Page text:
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NCLB Outrages

Test Scores: ZZZZZZZ ZZZZZZZ

This is listed as an outrage because of Kati Haycock's response: give them an Ipod to get them to take the test.

Let's hope more students opt out next year. If teachers won't bring down NCLB, maybe students will.


By Emily Richmond

It's one thing for tired students to oversleep and miss their first-period history quiz.

At Las Vegas Academy, 33 juniors skipped out on taking the statewide math proficiency test - landing the acclaimed school on a "watch list" for having failed to make adequate progress during the past year.

Hope those Zs were good, because it cost the school its A.

The students were scheduled to take the math test in April, in accordance with the federal No Child Left Behind Act.

To meet the attendance requirements, 95 percent of the school's 329 eligible juniors were required to take the test. But the AWOL 33 were nowhere to be found, driving down the attendance rate to 85 percent.

As a result of coming up short on that one test, the entire school is considered to have failed to make adequate progress over the year, as demanded by state and federal law. Schools that fail to meet federal benchmarks two years in a row are identified as "needs improvement," and face sanctions for each successive year on the list.

Such notoriety wouldn't sit well at Las Vegas Academy.

"I will bet you my next paycheck no one will sleep in next year," said Kati Haycock, director of the Education Trust, a nonprofit think tank based in Washington. "Those kids probably didn't think about it real hard when they decided to stay home. My suspicion is the school won't let this happen again."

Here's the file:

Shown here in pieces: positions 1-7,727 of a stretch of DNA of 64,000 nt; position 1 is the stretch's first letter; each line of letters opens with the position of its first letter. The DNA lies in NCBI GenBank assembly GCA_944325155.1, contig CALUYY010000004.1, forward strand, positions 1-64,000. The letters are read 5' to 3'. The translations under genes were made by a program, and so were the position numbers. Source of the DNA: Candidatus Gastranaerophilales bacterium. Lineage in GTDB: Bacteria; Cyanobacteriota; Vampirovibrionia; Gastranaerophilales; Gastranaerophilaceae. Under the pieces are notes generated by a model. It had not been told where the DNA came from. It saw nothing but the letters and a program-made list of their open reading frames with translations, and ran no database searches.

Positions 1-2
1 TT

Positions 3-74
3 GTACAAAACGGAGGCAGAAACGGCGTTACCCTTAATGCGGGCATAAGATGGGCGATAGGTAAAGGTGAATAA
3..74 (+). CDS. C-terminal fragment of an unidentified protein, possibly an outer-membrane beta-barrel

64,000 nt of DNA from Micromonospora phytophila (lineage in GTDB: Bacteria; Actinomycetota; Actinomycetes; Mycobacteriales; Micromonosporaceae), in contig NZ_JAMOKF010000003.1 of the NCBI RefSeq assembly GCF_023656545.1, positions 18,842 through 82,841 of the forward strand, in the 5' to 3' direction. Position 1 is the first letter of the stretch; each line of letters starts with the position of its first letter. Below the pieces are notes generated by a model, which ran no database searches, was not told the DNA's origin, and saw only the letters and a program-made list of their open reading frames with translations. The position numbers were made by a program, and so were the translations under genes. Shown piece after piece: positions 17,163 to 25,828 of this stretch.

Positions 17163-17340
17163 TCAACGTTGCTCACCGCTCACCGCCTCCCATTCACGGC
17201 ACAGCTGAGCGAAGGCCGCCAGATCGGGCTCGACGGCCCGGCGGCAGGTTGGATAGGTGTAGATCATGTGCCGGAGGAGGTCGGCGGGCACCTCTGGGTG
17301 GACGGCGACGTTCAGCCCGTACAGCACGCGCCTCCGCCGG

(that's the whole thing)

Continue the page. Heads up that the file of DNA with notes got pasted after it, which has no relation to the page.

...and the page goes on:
Las Vegas Academy, the district's award-winning performing arts and international studies magnet high school, is the only campus to not make adequate yearly progress solely because not enough students took a test.

Nevada high school students make their first attempt at the proficiency test as sophomores.

But students know they will have opportunities in their senior year to pass the test, which is a requirement for high school graduation. That may be a disincentive for taking part in the all-important April testing date.

"We can't force them to be there," said Sue Daellenbach, testing director for the district. "We can try very hard to encourage them, but if they don't show up, there's nothing we can do. It's a shame this has happened to them (Las Vegas Academy), because in reality their proficiency rates are very good."

In the past some schools have raffled off portable music players and cars on test days to lure students to school.

Haycock said the direct approach - having teachers remind students of the consequences of not showing up, emphasizing the value of taking the test early and sending letters home to parents - are all effective ways of boosting participation.

"Of course," Haycock added with a laugh, "giving away an iPod wouldn't hurt."

— Emily Richmond
Las Vegas Sun
2006-07-29


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